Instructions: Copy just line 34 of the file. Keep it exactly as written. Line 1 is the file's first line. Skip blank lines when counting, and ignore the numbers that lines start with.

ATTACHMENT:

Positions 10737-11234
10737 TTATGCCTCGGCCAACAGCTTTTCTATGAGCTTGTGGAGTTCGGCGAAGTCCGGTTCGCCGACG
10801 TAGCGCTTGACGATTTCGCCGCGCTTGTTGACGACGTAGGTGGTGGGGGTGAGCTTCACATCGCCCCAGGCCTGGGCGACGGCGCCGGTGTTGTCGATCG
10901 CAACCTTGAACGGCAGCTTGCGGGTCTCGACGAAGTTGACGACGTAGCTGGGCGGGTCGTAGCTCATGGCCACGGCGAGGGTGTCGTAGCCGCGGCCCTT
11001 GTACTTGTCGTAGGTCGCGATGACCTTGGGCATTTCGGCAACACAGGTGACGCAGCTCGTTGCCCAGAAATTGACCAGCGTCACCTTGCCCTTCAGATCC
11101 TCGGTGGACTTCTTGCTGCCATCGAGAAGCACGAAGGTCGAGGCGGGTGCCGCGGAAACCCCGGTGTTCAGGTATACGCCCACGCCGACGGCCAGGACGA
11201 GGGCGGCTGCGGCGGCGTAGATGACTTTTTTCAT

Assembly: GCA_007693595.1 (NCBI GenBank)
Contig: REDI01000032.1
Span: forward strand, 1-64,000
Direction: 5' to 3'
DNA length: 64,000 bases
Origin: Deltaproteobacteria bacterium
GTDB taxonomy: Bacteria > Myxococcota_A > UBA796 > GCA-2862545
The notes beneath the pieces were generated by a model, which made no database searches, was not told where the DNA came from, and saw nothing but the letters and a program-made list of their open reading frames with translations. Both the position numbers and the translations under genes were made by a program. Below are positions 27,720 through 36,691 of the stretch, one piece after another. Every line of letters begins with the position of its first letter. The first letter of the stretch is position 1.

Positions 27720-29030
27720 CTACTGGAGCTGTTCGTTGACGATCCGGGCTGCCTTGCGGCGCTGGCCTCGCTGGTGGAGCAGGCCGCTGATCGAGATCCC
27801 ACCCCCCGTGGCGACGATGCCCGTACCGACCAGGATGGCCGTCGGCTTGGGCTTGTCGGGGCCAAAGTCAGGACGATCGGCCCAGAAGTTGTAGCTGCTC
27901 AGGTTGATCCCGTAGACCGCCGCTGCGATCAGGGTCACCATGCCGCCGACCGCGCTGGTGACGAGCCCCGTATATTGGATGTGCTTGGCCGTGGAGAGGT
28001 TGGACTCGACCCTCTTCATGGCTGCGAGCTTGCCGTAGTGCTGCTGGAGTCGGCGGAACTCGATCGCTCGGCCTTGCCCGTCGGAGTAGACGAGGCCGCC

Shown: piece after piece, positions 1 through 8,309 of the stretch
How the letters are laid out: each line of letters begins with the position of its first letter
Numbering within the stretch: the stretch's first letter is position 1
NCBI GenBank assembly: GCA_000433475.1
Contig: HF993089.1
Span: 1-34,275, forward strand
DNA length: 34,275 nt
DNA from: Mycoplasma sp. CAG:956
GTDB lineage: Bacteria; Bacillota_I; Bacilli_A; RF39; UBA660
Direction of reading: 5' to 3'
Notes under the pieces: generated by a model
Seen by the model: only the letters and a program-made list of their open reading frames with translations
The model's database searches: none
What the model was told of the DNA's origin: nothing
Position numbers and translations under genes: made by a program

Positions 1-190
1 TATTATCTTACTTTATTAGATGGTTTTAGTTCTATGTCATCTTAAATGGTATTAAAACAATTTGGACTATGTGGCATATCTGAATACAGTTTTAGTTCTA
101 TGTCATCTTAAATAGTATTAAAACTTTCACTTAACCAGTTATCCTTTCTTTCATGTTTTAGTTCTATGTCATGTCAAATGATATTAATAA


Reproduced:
What the model was told of the DNA's origin: nothing